Gina Haspel, director of the U.S. Central Intelligence Agency, Chad Wolf, acting secretary of the Department of Homeland Security, and David Bowdich, deputy director of the Federal Bureau of Investigation, all have one thing in common. Well, maybe more than one thing.
In addition to being among the highest administrative leadership on the forefront of national security for the American people, these three leaders have developed a close relationship with Auburn University and its McCrary Institute for Cyber and Critical Infrastructure Security. These leaders have all visited and spoken on campus, either in person or virtually, within the past year as the university positions itself as a national leader on the forefront of cyber and critical infrastructure security, policy and defense.
These relationships are vital and critical, especially in a time where the nation is constantly fending off attacks and threats from hostile nations, organizations and individuals.
In 2019, Auburn hosted Haspel, former National Security Agency Director Michael Rogers, then-DHS Secretary Kirstjen Nielsen and DHS Cybersecurity and Infrastructure Security Agency Director Chris Krebs, Assistant Director Brian Harrell and Transportation Security Administration Administrator David Pekoske. In November, the institute hosted 80 members of private industry for a Cyber Moonshot workshop, co-hosted by Raytheon and Unisys, with the objective of making critical infrastructure on the internet safe and secure by 2028.
“We’ve been admiring the problem a long time, and now it’s time to get things done,” said Frank Cilluffo, McCrary Institute director. “The biggest companies in the world didn’t go into business thinking they’d have to defend against other nations. It’s not just a government problem.”
In addition, Cilluffo testified before the U.S. House Committee on Transportation and Infrastructure and the U.S. House Committee on Homeland Security. This year, Cilluffo also testified before the U.S. Senate Committee on Banking, Housing and Urban Affairs, whose members include U.S. Sens. Richard Shelby and Doug Jones, both of Alabama, in a hearing titled “Threats Posed by State-Owned and State Supported Enterprises to Public Transportation.”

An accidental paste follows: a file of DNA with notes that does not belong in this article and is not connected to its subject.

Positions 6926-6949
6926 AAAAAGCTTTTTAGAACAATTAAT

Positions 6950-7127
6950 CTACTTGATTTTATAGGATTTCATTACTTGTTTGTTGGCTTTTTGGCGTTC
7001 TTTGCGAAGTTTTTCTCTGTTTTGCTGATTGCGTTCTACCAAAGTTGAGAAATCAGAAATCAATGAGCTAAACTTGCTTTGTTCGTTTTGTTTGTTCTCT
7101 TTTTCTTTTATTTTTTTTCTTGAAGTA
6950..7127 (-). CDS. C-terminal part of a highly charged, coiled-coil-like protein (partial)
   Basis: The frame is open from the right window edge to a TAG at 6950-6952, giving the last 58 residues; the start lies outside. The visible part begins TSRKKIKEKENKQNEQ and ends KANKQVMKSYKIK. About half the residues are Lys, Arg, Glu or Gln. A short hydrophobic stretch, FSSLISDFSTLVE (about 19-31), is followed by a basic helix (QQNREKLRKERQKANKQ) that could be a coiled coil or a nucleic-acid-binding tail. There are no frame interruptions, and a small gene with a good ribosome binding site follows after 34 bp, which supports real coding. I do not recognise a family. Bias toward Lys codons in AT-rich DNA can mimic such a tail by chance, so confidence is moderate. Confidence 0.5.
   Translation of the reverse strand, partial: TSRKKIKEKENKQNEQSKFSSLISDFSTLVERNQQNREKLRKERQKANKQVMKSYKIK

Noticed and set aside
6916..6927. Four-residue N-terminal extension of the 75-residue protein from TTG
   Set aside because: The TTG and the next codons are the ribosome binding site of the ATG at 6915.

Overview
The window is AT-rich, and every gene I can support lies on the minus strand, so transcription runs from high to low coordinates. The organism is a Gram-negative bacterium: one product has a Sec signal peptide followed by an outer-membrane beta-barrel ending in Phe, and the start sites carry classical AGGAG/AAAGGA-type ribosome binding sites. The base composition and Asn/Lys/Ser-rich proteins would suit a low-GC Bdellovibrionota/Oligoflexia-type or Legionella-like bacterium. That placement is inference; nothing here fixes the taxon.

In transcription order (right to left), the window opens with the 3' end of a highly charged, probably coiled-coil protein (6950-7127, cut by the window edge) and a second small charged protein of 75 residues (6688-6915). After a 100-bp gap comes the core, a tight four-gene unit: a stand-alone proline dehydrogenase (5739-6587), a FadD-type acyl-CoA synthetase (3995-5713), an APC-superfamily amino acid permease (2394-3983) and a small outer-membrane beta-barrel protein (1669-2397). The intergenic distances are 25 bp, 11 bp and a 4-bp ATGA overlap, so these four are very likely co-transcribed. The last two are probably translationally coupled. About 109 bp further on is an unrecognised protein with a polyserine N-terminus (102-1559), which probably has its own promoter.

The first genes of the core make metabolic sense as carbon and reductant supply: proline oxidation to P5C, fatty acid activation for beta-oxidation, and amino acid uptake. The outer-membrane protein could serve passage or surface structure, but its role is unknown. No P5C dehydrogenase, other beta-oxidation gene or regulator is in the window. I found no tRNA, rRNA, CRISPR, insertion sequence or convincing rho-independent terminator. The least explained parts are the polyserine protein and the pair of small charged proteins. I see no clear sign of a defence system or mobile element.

“The threats to public transportation posed by state-owned and state-supported enterprises is a matter of national significance, as the issue bears on U.S. national and economic security, which are inextricably intertwined,” Cilluffo said.
Since then, Auburn has also hosted Bowdich on campus and Wolf through a virtual livestreamed event. Following Bowdich’s visit to campus, university President Jay Gogue and Bowdich signed a memorandum of understanding. The agreement names Auburn as a partner with the FBI as the bureau expands its workforce and operations, particularly in Huntsville where the bureau is investing $1 billion in a second headquarters that will include more than 1,000 jobs with a special emphasis on cybercrime.
Auburn aims to educate and train future FBI employees, and provide next-generation specialists needed to take on critical roles across the bureau. The FBI and Auburn also will share mutually beneficial information, research and technology that advances criminal justice and student and faculty opportunities.
“Universities have a responsibility to arm the next generation workforce in cyber,” Cilluffo said. “Auburn’s top-notch faculty is ready to help address the greatest challenges facing our nation.”